Staged in a tiny replica of Grand Central Station, featuring movable waiting-room benches and chairs, a balcony, and a number of makeshift performing platforms constructed from time to time from suitcases, the show doesn't favor any one period in the songwriter's life or any particular style of song. It does, however, provide the performers with occasions for solos as well as group efforts, including a lovely version of "I've Got You Under My Skin" sung by all six in an endearing a cappella arrangement.
Some songs are paired point-counterpoint for effects both comic ("Let's Do It" and "Let's Not Talk About Love") and dramatic ("Nina" and "Weren't We Fools"). In one particularly clever medley, songs from shows written decades apart -- "Big Town" and "Another Openin' of Another Show," both from 1948, and "I Happen to Like New York" from 1930 -- segue effortlessly from one to the other. "Now You Has Jazz" is divorced from its association with Louis Armstrong in the film High Society and turned into a snappy production number in which cast members become a sort of balletic octopus, whose many arms and legs are playing different jazz instruments.
The show's big set piece requires the six troupers to pair up into three couples on one huge bed. Each couple tosses lyrics back and forth in a series of comic repartee that nearly gives birth to a brand-new minimusical -- one in which miscommunication between men and women provides the dramatic grist. Here, cast members Jessica Sheridan and Mark Santoro enact the dialogue song "But in the Morning, No" as a duel between a husband who wants to sleep and a wife who wants to get to know him better: "Can you do the crawl, my dear?/Kindly tell me, if so," sings Sheridan. Santoro replies: "I can do the crawl, my dear,/But in the morning, no" and buries his head under the pillow.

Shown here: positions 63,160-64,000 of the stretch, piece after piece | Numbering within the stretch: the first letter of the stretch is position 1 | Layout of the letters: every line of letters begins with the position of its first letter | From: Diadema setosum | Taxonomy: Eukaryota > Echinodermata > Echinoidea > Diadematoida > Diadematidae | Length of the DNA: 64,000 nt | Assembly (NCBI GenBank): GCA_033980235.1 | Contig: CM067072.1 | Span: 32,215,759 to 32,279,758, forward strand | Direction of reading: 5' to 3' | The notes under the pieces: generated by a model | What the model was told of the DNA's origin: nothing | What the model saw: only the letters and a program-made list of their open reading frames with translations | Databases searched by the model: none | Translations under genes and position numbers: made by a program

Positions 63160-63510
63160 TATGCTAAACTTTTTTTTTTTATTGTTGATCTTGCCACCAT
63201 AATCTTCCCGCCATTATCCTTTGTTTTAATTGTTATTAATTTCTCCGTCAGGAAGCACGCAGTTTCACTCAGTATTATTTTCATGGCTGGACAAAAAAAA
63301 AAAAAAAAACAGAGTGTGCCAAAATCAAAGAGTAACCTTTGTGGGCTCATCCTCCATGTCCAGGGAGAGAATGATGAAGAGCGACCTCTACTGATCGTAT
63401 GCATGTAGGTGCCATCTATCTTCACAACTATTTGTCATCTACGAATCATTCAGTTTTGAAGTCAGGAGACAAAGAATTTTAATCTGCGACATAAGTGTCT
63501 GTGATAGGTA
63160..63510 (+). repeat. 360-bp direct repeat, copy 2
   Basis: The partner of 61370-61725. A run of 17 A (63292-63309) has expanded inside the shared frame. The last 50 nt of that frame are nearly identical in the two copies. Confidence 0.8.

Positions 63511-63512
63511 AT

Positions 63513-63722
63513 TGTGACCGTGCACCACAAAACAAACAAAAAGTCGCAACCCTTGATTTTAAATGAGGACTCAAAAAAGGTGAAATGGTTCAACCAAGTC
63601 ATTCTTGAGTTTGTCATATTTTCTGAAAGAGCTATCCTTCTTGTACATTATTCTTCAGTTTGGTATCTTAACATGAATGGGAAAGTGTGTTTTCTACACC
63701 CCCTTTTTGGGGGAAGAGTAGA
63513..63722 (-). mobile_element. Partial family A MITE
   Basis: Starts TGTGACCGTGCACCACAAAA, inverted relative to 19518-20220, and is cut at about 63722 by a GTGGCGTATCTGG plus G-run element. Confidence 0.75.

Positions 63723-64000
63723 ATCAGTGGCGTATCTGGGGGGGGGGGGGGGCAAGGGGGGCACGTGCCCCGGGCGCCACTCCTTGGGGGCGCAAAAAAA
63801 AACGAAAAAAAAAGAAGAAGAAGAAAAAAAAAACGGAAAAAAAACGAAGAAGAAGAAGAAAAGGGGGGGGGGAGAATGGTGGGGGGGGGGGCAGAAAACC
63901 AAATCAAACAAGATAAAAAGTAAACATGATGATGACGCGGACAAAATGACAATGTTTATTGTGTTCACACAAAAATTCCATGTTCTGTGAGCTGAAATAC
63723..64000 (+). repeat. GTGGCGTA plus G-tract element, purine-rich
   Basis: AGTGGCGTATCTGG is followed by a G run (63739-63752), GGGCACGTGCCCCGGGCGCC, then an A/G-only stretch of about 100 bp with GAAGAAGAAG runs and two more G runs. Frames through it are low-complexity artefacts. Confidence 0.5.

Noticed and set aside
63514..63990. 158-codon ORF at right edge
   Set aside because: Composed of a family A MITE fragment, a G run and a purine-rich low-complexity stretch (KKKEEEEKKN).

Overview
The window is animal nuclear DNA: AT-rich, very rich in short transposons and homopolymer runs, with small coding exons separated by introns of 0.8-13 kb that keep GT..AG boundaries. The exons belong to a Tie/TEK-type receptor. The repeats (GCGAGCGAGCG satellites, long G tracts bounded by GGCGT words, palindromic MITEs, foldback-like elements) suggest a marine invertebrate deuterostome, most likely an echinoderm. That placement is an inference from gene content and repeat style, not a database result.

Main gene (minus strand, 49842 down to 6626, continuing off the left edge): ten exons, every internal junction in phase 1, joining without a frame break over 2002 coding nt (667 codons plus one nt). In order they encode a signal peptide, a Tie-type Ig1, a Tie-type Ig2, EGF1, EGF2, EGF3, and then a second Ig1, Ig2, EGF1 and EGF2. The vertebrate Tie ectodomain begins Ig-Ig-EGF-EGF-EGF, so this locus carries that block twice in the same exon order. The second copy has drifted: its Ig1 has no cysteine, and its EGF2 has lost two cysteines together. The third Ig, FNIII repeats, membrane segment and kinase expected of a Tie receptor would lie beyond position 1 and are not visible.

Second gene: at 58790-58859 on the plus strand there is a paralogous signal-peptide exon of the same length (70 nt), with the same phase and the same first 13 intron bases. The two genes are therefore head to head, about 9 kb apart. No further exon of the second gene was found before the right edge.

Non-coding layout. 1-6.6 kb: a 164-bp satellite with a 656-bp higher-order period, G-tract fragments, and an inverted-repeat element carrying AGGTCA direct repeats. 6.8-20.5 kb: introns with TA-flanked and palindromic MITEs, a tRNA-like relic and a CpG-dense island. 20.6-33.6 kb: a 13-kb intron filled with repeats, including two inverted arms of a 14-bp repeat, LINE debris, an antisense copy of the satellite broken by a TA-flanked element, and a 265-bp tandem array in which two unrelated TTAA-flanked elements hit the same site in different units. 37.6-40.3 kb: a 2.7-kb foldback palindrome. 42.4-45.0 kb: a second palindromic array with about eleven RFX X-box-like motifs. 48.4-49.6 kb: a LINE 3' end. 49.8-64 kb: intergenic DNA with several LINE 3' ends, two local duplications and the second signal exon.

No sooner has this couple quieted down than up springs Barry Tarallo, singing "Rosalie" to his lover (Laurie Gamache), who clearly has no idea who this Rosalie is. Her retort? "Why Can't You Behave?," the scold-your-mate song from Kiss Me, Kate. His response: "Don't Fence Me In." A pillow fight ensues. The third couple -- Kim Cozort and Jerry Christakos -- set each other off with "Without Love" from Silk Stockings (him) and "I Hate Men" from Kiss Me, Kate (her). The production number capitalizes on the universal truths of Porter's lyrics as well as the chemistry among the affable cast.
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The show's one wrong note is the rendition of "Too Darn Hot," from Kate, staged here by having the performers sensuously drape themselves over club chairs as though Porter had written it for Cabaret. Its lyrics range from spicy to silly -- "I want to sup with my baby tonight/And play the pup/With my baby tonight" -- but it's never tawdry, though that's the tone the red-and-black costumes and physical attitudes of this production number seem to be going for.
With an ensemble cast as strong as this one, it's not really necessary to single out individual performers. Still, here's a tip of the hat to Kim Cozort for her adept comic turn in "Let's Not Talk About Love"; to Mark Santoro for hilariously impersonating the bearer of bad news in "Miss Otis Regrets"; to Laurie Gamache for her exuberant dancing and singing in "I Get a Kick Out of You"; to Jessica Sheridan for a spirited rendition of "I'm Back in Circulation"; to Jerry Christakos for giving us a taste of "Without Love"; and to Barry Tarallo for convincing us "You'd Be So Nice to Come Home To." You're all the tops.
Happy Trails to Roy Rogers, who first popularized Porter's ditty "Don't Fence Me In." The song, based on a poem by a Montana cowboy named Bob Fletcher, was written for Adios Argentina, a movie Porter scored for the Fox studio that was planned for release in 1935 but was never made. Not until Warner Bros. released Hollywood Canteen, starring Rogers, in 1944 did the song see the light of day. So, Roy, adios to you as you "straddle [your] old saddle under starry skies above."
Hot 'n' Cole.
Music and lyrics by Cole Porter; devised by David Armstrong, Mark Waldrop, and Bruce W. Coyle; musical arrangement by Bruce W. Coyle; directed by J. Barry Lewis; piano accompaniment by Scott Kasbaum and David Nagy; with Jerry Christakos, Kim Cozort, Laurie Gamache, Mark Santoro, Jessica Sheridan, and Barry Tarallo. Through September 5. Florida Stage, 262 S Ocean Blvd, Manalapan; 800-514-3837.